Jim Raby Hall of Fame

 

Hans Motsch

Inducted May 2013

 

Everyone who uses electronics employs surface mount. Hans Motsch is why. In 1978, while working for a German metal repair company known as Württembergische Metallwarenfabrik, Motsch invented surface mount technology. He described connecting "flat, film-like components" to a printed circuit board ... "so that the junctions of the components touch but do not extend into the holes." Motsch, who was issued patents for his idea in Germany (1980) and the US (1983), said he wanted avoid the potential damage to components that came with passing them through the wave.

WM eventually evolved into a coffee maker OEM, and Motsch evolved with it, earning multiple patents for coffee percolaters later in his career.

 

 

 

Saba A. Saba

Inducted May 2013

 

1968 was a good year for Saba Saba. He conceived (and later patented) the first water-soluble electronics solder. He followed this up a month later with an organic flux with an emulsifier with a flash point above that of the flash point of the solder, thus optimizing the flux for machine soldering.

Saba worked for Electronic Engineering Co. of America.

Carl F. Carlzen

Inducted May 2013

 

In 1958 Carl F. Carlzen (1916 - 2012) and coinventor Milan Lincoln filed a patent application for a “soldering device,” which, as described, was the first wave soldering machine for printed circuit boards. The idea advanced soldering from dip or fountain (selective) methods into a process that was highly automated and repeatable. They proposed limiting the exposure of the board to heat, as well as methods to minimize bridging or icicles. They were issued USPTO number 2993272 in 1961, and their invention is still used today. Carlzen graduated from the University of Michigan with a degree in Engineering, and spent his career with Sylvania and Lockheed Space and Missile. He was awarded nine patents during his career.

 

 

Joseph (Joe) Fjelstad

Inducted May 2013

Joe Fjelstad is one of the most prolific inventors the printed circuit industry has ever seen. At the time of his induction, Fjelstad had been credited with 170 patents, ranging from solderless flex circuit assembly to LED package assembly to "direct connect" signaling between the PCB and the component package. His inventions ranged from arrays to semiconductor packaging to flexible connectors. One patent describes a method for making a multilayer circuit. And describes method for deburring metal-clad laminate. A chemist by training who seamlessly migrated from printed circuit board fabrication to semiconductor packaging (with a short stint in the technical department of the IPC, an industry trade association), Fjelstad could probably be inducted into any of a variety of Halls of Fame.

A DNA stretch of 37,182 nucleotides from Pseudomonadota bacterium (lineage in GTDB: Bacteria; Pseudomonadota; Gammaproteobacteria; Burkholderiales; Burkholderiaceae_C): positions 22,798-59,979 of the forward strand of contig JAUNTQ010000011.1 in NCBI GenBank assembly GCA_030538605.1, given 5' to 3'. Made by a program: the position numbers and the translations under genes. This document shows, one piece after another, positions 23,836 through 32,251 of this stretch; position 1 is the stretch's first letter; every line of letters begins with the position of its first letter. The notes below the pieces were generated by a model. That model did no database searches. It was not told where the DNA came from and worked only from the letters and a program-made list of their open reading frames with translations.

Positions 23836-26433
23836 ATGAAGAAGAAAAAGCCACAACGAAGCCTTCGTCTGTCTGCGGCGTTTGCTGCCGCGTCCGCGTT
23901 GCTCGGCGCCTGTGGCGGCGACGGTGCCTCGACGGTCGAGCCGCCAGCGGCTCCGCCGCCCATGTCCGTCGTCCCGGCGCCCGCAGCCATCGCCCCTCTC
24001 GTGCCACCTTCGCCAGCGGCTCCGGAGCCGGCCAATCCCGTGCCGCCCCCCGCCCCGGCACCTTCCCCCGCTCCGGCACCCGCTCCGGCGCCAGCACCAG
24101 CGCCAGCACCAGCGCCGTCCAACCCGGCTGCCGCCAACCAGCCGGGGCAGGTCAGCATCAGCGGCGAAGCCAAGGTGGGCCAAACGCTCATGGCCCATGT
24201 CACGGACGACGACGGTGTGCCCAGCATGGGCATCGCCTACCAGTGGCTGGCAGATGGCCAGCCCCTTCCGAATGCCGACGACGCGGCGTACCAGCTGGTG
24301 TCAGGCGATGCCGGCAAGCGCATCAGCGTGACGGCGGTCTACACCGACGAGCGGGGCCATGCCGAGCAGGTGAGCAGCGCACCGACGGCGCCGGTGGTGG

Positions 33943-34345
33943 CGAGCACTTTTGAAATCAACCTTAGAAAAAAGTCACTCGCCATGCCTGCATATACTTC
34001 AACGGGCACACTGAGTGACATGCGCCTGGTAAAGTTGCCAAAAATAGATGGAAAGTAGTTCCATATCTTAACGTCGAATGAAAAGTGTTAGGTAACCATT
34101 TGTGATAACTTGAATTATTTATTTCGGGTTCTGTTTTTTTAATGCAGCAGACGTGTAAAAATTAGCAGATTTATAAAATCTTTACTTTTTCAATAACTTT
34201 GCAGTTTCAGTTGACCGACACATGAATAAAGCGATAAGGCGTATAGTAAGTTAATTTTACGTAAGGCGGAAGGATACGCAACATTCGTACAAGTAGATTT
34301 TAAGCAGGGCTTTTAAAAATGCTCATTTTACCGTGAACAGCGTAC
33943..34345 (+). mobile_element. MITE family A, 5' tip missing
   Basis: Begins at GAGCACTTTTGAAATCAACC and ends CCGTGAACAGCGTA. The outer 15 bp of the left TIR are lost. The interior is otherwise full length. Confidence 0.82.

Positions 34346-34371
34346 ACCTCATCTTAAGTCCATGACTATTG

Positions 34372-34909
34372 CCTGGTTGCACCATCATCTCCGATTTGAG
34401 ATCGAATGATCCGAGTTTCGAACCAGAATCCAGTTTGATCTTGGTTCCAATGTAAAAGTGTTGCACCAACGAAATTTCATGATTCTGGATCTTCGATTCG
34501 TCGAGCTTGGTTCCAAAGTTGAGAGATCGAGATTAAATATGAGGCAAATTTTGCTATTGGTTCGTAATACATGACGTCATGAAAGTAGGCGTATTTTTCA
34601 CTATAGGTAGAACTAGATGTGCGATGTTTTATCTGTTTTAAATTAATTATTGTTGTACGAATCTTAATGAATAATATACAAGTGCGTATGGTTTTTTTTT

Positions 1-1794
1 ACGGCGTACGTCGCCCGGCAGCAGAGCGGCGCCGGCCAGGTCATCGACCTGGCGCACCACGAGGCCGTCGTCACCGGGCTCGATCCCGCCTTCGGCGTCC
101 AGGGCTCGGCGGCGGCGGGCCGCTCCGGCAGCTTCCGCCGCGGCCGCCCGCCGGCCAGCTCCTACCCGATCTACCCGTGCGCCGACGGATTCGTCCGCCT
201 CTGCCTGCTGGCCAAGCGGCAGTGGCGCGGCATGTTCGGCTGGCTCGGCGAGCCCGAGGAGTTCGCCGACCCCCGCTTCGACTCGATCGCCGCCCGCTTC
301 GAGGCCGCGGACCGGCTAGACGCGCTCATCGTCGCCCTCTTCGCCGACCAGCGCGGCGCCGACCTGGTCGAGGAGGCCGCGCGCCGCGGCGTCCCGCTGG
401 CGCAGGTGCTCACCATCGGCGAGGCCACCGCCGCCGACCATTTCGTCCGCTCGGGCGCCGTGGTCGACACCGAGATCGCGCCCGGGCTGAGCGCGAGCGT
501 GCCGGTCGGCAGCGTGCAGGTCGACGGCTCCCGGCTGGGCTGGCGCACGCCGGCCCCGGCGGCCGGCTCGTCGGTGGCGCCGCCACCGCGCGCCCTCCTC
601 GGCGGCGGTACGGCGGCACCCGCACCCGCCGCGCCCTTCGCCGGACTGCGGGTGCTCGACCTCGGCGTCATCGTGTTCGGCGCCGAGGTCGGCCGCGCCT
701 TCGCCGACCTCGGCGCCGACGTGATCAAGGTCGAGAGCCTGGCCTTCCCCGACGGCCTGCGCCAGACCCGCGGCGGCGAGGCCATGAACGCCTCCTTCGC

Olin B. King

Inducted May 2013

 

Olin King (1934 - 2012) is known as the father of electronics manufacturing services, although the term wasn't coined until years after the Alabama businessman founded Space Craft International, in 1961. Over the next 40 years, King built the firm from its humble beginnings as a three-man company into SCI Systems (as it was later to be known), the world's largest contract electronics assembler, with 24,000 employees and annual revenues of nearly $7 billion. King studied physics and math and later engineering in college, then starting in 1957 worked for RCA and later the US Army, where he helped build the first 11 US satellites while working for ballistic missile program. SCI for years assembled components for space and military programs, before branching into the computer industry with the IBM PC1 in the 1980s. King retired as SCI chairman in 2000.

Olin King

R. J. Klein Wassink

 

Inducted May 2012

 

Dutch engineer R. J. Klein Wassink (born 1933) literally wrote the book on electronics soldering and assembly. His seminal work, the 470-page Soldering in Electronics, was first published in 1984. Revised in 1989, the updated manual weighed in at nearly 800 pages. It quickly became a standard part of every engineer's toolkit. In 1995, he followed that tome with the 510-page Manufacturing Techniques for Surface Mounted Assemblies (revised in 2001). He is perhaps the most referenced electronics engineer in the English speaking world.

Wassink spent the better part of his career at Philips' Centre for Manufacturing Technology in Eindhoven, The Netherlands, where he developed soldering and assembly processes for what was then the world's second-largest electronics manufacturer. He graduated in metallurgy from the Technical University in Delft, Holland, in 1962. He spent 1962 to 1974 as a researcher in metals and ceramic technology at Philips Research Laboratories, then led the Centre for Manufacturing Technology (CFT), which researched mounting technology and soldering. Near the end of his career, he became scientific advisor within the Circuit Technology department of the CFT.

 


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